Around 1% of Crohn’s sufferers will have a skin issue, the most common being Erythema Nodosum (the name literally means “red bumps”).” These tender red nodules, which usually appear over the shins or ankles and sometimes on the arms, affect 1-2% of those with Crohn’s disease of the colon. Women are more commonly affected than men. Erythema Nodosum generally appears in conjunction with a flare-up, but it may also occur just before. It tends to improve when the bowel disease is brought under control. Another skin issue is Pyoderma Gangrenosum – this condition is marked by pus in the skin associated with deep ulcerations. It is also most often found on the shins or ankles but sometimes occurs on the arms. Beginning as small blisters, these lesions eventually join together to form into deep, chronic ulcers. This disorder affects about 1% those with Crohn’s disease. Pyoderma gangrenosum often follows a similar course to the pattern of the disease itself, and may heal as the symptoms are brought under control.

Allopathic Treatments for Crohn’s Disease

Most Crohn’s patients will be treated with drugs, including 5-ASA therapies (eg: mesalazine) and steroids, which control or reduce the inflammation. Immunosuppressants (eg: azathioprine) are used to maintain remission.

Various antibiotics are also used; and a new range of drugs are being introduced called monoclonal antibodies (eg: infliximab).

Some Crohn’s patients are given Modulen, a liquid feed comprising pre-digested nutrients. This helps rest the bowel. If drug treatments fail, then removal of part or the whole colon may be necessary.

As smoking has an adverse effect on Crohn’s Disease, patients are encouraged to quit.

Nutritional Therapy for Crohn’s Disease

Crohn’s disease is thought to involve a hypersensitive immune response to some of the normal intestinal flora. Diet has been shown to influence the nature of the intestinal flora and several studies have shown that specific foods can trigger symptoms in patients with Crohn’s disease, while avoidance of those foods can help reduce symptoms or maintain clinical remission.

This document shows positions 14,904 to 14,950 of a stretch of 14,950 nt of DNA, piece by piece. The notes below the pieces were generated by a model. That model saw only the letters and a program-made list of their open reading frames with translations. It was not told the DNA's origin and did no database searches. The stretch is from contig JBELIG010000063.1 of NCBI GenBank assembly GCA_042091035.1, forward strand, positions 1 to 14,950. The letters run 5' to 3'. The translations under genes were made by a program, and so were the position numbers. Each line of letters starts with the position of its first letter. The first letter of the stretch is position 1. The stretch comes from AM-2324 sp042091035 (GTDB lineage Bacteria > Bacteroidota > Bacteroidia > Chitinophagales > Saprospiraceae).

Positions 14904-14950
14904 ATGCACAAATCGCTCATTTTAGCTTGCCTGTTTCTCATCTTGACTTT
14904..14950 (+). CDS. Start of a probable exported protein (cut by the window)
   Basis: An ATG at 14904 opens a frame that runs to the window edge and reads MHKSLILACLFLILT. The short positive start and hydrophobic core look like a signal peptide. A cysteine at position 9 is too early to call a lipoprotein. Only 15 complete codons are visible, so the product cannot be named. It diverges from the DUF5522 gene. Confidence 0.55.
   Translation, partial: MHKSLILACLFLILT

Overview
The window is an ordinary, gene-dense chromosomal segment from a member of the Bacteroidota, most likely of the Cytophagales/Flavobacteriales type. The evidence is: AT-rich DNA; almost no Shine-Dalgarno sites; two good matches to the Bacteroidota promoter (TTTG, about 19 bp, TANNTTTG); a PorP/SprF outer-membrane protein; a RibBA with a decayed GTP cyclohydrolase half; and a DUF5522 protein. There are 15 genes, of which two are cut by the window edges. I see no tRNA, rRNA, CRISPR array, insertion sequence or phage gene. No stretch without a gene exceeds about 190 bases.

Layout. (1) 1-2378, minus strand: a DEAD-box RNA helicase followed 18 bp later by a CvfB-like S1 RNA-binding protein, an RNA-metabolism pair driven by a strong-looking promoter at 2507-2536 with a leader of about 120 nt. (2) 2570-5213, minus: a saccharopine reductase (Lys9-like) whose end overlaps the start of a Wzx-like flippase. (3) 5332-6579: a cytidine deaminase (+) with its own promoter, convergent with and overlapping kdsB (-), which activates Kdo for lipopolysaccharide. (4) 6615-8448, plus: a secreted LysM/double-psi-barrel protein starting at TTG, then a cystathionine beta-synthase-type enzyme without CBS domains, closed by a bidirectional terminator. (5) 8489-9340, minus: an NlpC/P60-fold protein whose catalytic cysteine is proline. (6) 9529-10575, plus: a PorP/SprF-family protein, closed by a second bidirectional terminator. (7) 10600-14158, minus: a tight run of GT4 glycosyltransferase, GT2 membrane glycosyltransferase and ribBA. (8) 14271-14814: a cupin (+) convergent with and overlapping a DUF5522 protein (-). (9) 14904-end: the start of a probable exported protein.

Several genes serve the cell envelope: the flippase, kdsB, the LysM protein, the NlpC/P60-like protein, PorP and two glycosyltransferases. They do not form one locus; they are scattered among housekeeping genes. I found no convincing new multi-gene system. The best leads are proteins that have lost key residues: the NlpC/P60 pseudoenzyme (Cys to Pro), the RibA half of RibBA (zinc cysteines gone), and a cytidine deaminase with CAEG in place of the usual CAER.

(The East Anglia Diet and Crohn’s Disease Study).

At IBS Clinics, we often work with people with Crohn’s, and use stool and food sensitivity testing in order to assess the state of an individual’s gut flora and level of inflammation, and identify any foods the person is sensitive to, because by improving gut flora and avoiding problem foods inflammation can be reduced. In our experience, this approach works extremely well and it is possible to initiate a period of remission or to extend the time between flare ups.

Nutritional deficiencies are common in patients with active Crohn’s disease; deficiencies of protein, zinc, selenium and folic acid have been described and may alter immune responses. Fish oil has been shown to help maintain remission of Crohn’s disease and glutamine and aloe have been shown to improve healing.

The use of selected supplements can be very helpful in reducing inflammation, restoring nutritional status and supporting the healing process.

There are a number of dietary approaches for Crohn’s sufferers which include an almost vegetarian anti-inflammatory diet or the Specific Carbohydrate Diet.

Both approaches are very effective especially when tailored to the individual.

The nutritional therapy approach for Crohn’s disease may be a consideration for patients who cannot tolerate the medications used for the disease or who wish to seek an alternative solution. Please note that we would NEVER recommend that your medications be reduced or stopped. Modifications to medications must only be done in consultation with your GP or specialist.

To find out more and learn how we can help you, please contact us